Attachment Is Not Love
Kris Gage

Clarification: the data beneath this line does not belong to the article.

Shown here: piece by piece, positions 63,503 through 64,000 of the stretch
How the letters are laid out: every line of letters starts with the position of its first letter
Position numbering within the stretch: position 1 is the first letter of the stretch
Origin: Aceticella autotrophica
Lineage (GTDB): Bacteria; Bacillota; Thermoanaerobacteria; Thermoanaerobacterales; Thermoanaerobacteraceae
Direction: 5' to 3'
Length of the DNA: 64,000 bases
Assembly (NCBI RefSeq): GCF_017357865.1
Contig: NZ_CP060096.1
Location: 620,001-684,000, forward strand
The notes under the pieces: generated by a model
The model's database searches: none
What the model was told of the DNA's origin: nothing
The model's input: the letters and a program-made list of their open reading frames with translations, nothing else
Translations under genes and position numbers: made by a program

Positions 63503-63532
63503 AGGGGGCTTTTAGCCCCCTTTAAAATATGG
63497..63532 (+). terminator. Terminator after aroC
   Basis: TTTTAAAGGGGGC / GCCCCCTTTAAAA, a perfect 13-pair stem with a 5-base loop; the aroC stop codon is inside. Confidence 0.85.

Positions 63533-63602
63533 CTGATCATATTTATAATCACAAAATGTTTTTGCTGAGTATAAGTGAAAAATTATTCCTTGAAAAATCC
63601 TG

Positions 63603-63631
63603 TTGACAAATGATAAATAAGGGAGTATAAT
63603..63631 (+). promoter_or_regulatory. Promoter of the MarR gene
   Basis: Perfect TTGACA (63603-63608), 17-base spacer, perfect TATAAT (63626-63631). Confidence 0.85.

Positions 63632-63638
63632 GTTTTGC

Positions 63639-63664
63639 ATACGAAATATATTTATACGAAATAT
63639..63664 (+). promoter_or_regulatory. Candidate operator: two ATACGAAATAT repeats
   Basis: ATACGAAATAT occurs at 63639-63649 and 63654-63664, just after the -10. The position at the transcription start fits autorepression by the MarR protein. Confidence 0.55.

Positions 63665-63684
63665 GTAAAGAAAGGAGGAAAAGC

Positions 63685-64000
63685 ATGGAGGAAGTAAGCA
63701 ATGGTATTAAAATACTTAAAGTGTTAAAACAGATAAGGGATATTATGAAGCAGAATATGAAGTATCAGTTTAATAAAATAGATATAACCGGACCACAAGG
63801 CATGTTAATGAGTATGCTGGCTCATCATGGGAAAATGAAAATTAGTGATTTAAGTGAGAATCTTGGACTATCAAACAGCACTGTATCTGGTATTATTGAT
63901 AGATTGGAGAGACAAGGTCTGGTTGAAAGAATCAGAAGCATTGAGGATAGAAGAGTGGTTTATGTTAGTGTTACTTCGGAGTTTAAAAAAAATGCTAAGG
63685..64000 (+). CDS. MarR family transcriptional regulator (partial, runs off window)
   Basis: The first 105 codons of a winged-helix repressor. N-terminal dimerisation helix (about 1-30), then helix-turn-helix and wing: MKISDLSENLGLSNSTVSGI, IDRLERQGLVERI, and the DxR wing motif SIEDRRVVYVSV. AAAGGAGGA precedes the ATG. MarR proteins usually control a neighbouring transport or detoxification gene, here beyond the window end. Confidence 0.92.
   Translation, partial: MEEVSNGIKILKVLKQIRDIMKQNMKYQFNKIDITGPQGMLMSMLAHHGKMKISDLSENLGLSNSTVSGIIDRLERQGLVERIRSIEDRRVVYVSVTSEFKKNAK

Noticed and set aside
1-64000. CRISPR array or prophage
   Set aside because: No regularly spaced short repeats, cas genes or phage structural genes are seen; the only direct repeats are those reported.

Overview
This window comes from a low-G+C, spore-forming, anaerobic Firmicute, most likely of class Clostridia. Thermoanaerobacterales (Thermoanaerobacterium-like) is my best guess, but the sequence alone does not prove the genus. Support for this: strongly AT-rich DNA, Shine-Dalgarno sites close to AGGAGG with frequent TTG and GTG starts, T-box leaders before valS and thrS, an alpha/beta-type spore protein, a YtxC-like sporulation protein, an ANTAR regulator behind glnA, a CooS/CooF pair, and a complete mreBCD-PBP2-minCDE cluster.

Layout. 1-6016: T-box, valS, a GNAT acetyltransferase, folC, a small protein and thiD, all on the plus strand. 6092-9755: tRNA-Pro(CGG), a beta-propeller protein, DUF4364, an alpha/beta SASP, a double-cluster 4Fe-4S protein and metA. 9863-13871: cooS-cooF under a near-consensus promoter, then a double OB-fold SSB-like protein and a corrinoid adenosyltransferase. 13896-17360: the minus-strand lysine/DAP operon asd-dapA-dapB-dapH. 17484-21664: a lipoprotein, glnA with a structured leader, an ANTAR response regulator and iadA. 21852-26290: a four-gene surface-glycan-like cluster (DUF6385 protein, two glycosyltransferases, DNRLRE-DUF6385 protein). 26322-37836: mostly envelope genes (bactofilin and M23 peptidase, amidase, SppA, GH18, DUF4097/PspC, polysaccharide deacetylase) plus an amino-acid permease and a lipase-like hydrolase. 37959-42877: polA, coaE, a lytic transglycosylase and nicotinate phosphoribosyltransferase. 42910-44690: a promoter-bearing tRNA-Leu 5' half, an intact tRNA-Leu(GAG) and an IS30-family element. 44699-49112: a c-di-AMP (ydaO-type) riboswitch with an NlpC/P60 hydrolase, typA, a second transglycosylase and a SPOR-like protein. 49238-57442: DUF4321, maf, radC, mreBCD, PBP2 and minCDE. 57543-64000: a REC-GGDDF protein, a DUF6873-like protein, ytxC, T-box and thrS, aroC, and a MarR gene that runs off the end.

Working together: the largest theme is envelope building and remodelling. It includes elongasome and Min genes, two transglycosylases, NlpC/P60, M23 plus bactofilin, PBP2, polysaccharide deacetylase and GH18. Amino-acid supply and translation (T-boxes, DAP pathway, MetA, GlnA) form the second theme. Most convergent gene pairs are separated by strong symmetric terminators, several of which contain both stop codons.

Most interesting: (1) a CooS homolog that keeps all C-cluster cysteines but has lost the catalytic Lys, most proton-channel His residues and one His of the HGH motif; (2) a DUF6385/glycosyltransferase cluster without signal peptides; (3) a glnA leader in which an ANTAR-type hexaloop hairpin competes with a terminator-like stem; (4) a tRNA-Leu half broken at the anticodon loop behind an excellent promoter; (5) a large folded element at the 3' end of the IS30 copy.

My work along this continuum is finding a tricky balance, as it has been validating for me to hear from respected clinicians working in the area of attachment theory that the seeking of secure attachment that comes at first from a trusted caregiver, then from trusted close partners/friends is normal and natural. As I developed insecure attachment styles of being in relationship due to early life experiences, I have grappled with anxiety that is triggered by dynamics that seem to mimic these early life experiences. I then move toward patterns of grasping, attaining periods of relief/safety that comes with sense of secure attachment, then losing that once again, which elicits feelings of survival level terror. At times I have found myself in relationships where this takes on an addictive flavor, which of course is unhealthy, but I think is just another way we tend to gravitate toward what we know, way deep down. Those of us who suffered attachment wounds as children have much work to do to get to the point where we can attain the type of non-attachment you describe on any consistent basis. I feel I am getting there; and a milestone occurred recently at a retreat where a whole circle of people serenaded me with a welcoming song and I was vulnerable enough to really take it in, as it was something I had never felt as a young child. Now I have more of that sense of connectedness with the universe, though still somewhat tenuous. For me, self-compassion is critical, for the little girl inside me who is scared, feels too needy, not good enough, etc. I am becoming a better parent to her through the work I am doing.